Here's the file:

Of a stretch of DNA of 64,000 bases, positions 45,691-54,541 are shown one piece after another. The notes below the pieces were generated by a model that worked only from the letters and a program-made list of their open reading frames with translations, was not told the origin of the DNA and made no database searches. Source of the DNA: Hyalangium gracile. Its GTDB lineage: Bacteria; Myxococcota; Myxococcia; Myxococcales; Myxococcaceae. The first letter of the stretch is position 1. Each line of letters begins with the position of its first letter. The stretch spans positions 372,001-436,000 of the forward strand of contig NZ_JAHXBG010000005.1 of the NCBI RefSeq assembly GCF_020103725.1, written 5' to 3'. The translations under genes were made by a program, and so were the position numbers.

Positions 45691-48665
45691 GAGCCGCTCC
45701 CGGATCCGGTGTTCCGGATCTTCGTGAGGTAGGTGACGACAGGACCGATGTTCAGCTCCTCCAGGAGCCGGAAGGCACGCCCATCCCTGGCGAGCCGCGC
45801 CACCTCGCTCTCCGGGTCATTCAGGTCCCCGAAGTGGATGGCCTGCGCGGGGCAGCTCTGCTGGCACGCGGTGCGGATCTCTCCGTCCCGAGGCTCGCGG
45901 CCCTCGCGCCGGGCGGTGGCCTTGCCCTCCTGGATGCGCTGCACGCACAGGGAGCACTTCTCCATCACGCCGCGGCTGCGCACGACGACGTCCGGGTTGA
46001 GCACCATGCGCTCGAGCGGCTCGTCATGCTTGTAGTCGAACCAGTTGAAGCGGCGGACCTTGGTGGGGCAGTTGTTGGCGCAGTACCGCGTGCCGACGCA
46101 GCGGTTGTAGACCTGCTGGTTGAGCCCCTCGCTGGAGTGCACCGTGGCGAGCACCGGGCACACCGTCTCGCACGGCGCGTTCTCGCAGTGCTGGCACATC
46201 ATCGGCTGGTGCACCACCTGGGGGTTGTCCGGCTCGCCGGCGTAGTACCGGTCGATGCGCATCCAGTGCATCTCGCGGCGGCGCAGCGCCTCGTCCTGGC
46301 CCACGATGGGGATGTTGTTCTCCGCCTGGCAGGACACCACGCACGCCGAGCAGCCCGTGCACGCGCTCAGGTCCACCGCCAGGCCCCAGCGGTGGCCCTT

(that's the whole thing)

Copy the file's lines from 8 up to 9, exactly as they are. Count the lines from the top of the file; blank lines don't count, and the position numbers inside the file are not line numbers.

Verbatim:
46101 GCGGTTGTAGACCTGCTGGTTGAGCCCCTCGCTGGAGTGCACCGTGGCGAGCACCGGGCACACCGTCTCGCACGGCGCGTTCTCGCAGTGCTGGCACATC
46201 ATCGGCTGGTGCACCACCTGGGGGTTGTCCGGCTCGCCGGCGTAGTACCGGTCGATGCGCATCCAGTGCATCTCGCGGCGGCGCAGCGCCTCGTCCTGGC